If the situation progresses, it will soon lead to root rot, and if you do not look into the matter, you will damage the roots and soil completely.
Feeling the soil is the first thing you need to do and further dig into the soil to see if it is wet.
Brown tips on Christmas cactus may be due to several reasons like too much direct light, over-fertilization, and root rot. You have to be on high alert if you see such signs.
Too much sun can burn the leaves, cause brown tips and damage them completely if not moved to a shady spot or protected from direct sun.
Overfertilization is also unhealthy for Christmas cactus, the roots will burn, and the effect will be seen on leaves with brown tips. They are light feeders, and too much food can cause more problems.
Root rot is always on the list when you see brown tips. The plant might have been overwatered, suffocating the roots and soil; thus, the roots cannot supply water and nutrients to the leaves, leading to brown tips.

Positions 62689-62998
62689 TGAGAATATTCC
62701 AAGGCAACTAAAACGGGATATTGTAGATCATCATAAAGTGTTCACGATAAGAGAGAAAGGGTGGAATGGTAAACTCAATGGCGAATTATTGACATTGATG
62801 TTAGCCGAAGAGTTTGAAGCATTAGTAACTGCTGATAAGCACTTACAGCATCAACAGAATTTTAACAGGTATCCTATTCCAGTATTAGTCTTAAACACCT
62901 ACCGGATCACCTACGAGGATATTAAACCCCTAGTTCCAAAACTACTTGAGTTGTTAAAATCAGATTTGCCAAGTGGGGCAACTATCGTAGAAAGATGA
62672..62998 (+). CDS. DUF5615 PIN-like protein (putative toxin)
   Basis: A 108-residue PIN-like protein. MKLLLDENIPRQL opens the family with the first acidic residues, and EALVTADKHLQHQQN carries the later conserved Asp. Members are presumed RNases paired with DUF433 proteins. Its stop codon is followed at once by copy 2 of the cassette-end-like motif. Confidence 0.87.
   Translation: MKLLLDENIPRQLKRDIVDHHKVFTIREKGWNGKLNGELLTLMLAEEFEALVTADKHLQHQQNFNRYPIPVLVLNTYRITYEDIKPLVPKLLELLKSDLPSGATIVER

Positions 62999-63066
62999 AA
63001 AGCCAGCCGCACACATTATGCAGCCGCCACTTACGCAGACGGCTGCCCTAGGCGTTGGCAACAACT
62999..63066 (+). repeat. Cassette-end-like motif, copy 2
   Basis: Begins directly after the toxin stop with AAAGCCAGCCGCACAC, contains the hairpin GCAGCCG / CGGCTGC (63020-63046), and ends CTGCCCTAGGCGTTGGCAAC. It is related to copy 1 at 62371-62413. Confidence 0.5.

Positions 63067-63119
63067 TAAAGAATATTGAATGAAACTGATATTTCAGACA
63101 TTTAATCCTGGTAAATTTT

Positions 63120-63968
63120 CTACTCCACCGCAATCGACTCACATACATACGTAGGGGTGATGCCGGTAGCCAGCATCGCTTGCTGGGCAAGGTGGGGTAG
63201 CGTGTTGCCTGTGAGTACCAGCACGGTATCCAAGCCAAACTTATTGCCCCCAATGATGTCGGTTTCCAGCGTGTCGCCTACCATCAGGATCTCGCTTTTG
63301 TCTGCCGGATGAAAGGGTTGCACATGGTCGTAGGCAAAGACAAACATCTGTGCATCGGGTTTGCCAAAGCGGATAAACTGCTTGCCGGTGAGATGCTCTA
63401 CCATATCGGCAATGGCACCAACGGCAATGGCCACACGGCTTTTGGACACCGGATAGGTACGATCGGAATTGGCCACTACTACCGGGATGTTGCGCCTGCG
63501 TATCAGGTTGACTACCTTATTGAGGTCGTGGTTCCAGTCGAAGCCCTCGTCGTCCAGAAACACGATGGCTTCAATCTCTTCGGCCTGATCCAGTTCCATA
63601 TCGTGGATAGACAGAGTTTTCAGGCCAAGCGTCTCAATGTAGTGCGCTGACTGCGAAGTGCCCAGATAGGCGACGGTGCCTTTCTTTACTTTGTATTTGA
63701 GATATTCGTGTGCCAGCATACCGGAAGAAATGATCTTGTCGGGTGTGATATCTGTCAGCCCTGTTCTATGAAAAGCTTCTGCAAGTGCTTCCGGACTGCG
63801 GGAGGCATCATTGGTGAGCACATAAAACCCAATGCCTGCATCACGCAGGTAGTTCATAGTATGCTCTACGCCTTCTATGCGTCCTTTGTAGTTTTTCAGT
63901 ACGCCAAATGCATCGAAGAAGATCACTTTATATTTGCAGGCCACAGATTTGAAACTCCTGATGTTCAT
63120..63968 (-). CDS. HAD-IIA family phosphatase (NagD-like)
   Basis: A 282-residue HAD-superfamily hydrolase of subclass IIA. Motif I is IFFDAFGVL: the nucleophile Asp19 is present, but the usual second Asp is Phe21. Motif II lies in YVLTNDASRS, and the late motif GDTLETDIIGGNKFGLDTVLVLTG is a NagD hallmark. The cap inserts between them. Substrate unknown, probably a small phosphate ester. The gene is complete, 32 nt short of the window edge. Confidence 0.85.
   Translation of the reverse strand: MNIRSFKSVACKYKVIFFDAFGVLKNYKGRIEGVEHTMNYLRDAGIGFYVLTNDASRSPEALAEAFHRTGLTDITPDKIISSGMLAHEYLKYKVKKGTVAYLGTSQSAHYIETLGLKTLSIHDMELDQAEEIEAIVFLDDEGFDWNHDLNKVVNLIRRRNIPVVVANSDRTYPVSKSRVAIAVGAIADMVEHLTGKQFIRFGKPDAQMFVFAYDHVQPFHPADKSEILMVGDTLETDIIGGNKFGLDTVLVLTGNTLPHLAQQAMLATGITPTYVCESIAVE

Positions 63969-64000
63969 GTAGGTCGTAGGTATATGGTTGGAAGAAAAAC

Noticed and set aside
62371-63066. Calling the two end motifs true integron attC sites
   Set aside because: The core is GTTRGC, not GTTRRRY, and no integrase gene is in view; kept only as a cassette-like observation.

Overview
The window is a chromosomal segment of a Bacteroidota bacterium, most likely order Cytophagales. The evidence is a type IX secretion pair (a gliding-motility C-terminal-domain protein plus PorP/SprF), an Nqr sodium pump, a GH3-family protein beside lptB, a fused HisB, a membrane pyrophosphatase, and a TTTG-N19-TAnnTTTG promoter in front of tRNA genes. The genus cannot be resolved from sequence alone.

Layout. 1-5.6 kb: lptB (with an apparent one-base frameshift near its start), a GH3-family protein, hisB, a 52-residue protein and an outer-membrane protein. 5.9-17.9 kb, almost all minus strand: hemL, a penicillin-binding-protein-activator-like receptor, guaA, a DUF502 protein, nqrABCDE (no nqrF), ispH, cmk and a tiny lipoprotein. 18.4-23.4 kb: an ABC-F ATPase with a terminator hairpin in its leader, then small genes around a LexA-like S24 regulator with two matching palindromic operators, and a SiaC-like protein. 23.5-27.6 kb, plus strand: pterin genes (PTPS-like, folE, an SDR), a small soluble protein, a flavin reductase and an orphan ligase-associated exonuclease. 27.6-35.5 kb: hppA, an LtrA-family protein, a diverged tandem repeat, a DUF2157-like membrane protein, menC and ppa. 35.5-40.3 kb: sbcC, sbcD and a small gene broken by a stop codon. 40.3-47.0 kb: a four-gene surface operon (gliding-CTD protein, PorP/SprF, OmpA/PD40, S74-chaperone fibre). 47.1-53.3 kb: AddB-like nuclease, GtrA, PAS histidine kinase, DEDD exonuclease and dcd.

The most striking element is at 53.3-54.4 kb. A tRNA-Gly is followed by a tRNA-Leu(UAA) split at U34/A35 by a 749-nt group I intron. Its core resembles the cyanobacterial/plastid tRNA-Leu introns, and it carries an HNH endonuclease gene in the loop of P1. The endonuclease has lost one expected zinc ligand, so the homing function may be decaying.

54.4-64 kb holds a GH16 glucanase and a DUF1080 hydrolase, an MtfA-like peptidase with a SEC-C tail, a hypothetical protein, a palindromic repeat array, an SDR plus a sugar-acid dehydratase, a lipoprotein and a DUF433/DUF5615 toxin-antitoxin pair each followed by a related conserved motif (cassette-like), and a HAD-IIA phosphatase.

If the drainage is poor, it adds to the condition and further progresses root rot.
What causes root rot in the Christmas cactus?
There are several causes of root rot in the Christmas cactus. We have discussed a few major causes down below.
Overwatering is the easiest way to damage and kill your Christmas cactus. They do not like wet feet, and staying in soggy soil for prolonged periods can damage each part permanently.
The plant will succumb to root rot with frequent watering without letting it dry. It is a common issue with Christmas cacti as they are easily affected by root rot.
You need to water them only when the soil is dry and be cautious whenever you decide to water them.
If you are not sure, then avoid watering and wait for some days when you are sure that they need water.
If overwatered, the soil develops lumps which also give a perfect environment for the fungus and bacteria to grow and develop.
They also attract pests that can weaken your plant and lead to root rot.
The key to prevent overwatering is feeling the soil before watering them.
Avoid following any watering regime without checking on the soil. If overwatered, swiftly decisive action is the need of the hour.
Also read: How Often To Water Christmas Cactus? (Water Requirement+Tips)
With watering issues sorted, the eye goes to the drainage system of the pot.
If the drainage holes are inadequate, the soil will sit in water, creating several future issues.